POLICY DIRECTOR, PUBLIC PARTICIPATION PROJECT
Evan Mascagni is the Policy Director of the Public Participation Project. Evan is a former attorney turned documentary filmmaker and First Amendment policy advocate. Prior to moving to New York City and starting a film production company, Player Piano, he was an attorney with the California Anti-SLAPP Project, a public interest law firm and policy organization dedicated to fighting SLAPPs in California.
He graduated, summa cum laude, from the University of the District of Columbia, David A. Clarke School of Law, where he was Editor-in-Chief of the UDC Law Review.
He can be reached at email@example.com and 804-723-0565.
PPP Policy Director, Evan Mascagni, co-authored a piece with Julio Sharp-Wasserman on Techidrt about how federal anti-SLAPP legislation would make CDA 230 more effective.
PPP Policy Director Evan Mascagni published an Op-Ed in Ohio that ran in several newspapers across the state advocating for anti-SLAPP legislation in Ohio. The Op-Ed is published in full below.
Immediately following a report by the New York Times that he allegedly sexually assaulted numerous women throughout his career, Harvey Weinstein threatened to sue the Times for defamation. For First Amendment legal scholars, this comes as no surprise. There’s a long history of powerful bullies attempting to use the legal system to silence their critics.
PPP Policy Director Evan Mascagni published an Op-Ed in the Albany Times Union advocating for stronger anti-SLAPP legislation in New York:
"New York is often regarded as the media capital of the world, but in our state, opinions expressed through traditional media outlets, blogs, social media and consumer review websites are not always protected from those who disagree with them."
PPP Policy Director Evan Mascagni published an op-ed in today’s Richmond Times-Dispatch advocating for anti-SLAPP legislation in Virginia:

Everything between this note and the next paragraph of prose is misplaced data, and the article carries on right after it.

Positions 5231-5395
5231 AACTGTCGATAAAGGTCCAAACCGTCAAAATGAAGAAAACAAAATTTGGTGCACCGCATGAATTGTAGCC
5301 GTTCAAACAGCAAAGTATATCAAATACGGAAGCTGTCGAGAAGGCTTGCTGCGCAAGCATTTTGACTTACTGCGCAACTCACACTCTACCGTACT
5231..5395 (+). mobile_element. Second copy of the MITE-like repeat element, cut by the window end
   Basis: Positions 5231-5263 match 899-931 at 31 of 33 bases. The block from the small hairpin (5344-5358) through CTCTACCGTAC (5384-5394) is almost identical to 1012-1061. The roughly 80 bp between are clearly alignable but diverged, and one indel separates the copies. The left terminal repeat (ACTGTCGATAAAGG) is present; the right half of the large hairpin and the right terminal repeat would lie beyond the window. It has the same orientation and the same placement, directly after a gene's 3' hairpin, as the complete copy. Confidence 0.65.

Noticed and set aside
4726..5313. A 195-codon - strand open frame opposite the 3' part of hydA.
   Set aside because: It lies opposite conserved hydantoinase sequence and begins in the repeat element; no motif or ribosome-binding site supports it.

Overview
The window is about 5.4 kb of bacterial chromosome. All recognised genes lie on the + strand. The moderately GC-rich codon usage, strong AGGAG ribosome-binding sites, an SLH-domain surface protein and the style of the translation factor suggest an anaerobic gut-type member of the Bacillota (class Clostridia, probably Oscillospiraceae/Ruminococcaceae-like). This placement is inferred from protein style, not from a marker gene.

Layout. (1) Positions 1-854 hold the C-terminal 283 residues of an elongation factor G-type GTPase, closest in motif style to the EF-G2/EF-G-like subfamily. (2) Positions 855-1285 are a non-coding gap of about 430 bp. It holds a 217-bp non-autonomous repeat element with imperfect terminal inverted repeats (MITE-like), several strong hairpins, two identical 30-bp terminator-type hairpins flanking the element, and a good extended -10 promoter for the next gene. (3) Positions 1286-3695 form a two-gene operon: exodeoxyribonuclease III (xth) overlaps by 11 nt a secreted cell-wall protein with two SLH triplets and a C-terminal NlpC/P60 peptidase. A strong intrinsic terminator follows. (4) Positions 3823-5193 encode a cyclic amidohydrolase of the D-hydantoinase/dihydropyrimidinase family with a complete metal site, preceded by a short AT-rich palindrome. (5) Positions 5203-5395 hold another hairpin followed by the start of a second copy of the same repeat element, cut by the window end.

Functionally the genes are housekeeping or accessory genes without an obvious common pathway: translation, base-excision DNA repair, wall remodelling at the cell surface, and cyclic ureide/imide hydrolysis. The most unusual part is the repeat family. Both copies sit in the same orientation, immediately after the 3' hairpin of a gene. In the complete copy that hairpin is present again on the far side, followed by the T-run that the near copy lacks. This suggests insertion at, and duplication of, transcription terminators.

“Perhaps no person in the history of American politics has framed the importance of advocating for individual liberties better than Thomas Paine, one of our nation’s Founding Fathers..
PPP Board Member Sophia Cope and PPP Policy Director Evan Mascagni were recently quoted in a front page story of the San Francisco Chronicle on SLAPPs.
“There are bullies out there who seek to silence individuals for speaking out on matters of public interest,” said Evan Mascagni...
PPP Policy Director Evan Mascagni was recently quoted in a USA Today article about Donald Trump and SLAPPs:
Trump isn’t alone in trying to “hijack the judicial system” to silence critics, said Evan Mascagni, policy director at the Public Participation Project, an advocacy group lobbying for a federal anti-SLAPP law.
PPP Policy Director Evan Mascagni was recently quoted in a Politico article about SLAPPs and Donald Trump:
Trump’s litigiousness has extended into the presidential campaign. In November, following reports of a $2.5 million pro-Kasich super PAC investment in anti-Trump ads, Trump tweeted: “I will sue him just for fun!
In some cases, he has openly acknowledged that going to court is less about seeking justice and more about joyfully punishing enemies.
PPP Policy Director Evan Mascagni was recently quoted in an article about SLAPPs and the SPEAK FREE Act by Gene Policinski:
The proposed law would allow defendants to transfer lawsuits from state to federal courts, particularly valuable in 22 states that do not have an anti-SLAPP law or in those with weak protection. Farenthold said the law also will provide a means in federal court to quickly resolve a SLAPP lawsuit “before the legal fees run up.”
PPP Policy Director Evan Mascagni was quoted in a new article about an ongoing legal dispute involving Trump University:
SLAPP, Mascagni explained to Sinclair stands for Strategic Lawsuit Against Public Participation.
“It’s basically a lawsuit brought to silence a critic,” Mascagni explained. Opposed to going to court to seek justice, the person bringing the SLAPP attempts to drown the critic in legal fees.
PPP Board Member, Eric Goldman, and PPP Policy Director, Evan Mascagni, were recently quoted in an article highlighting James Woods’ $10 million lawsuit against a Twitter user.
Read the full article from Stephen Loiaconi at KUTV here.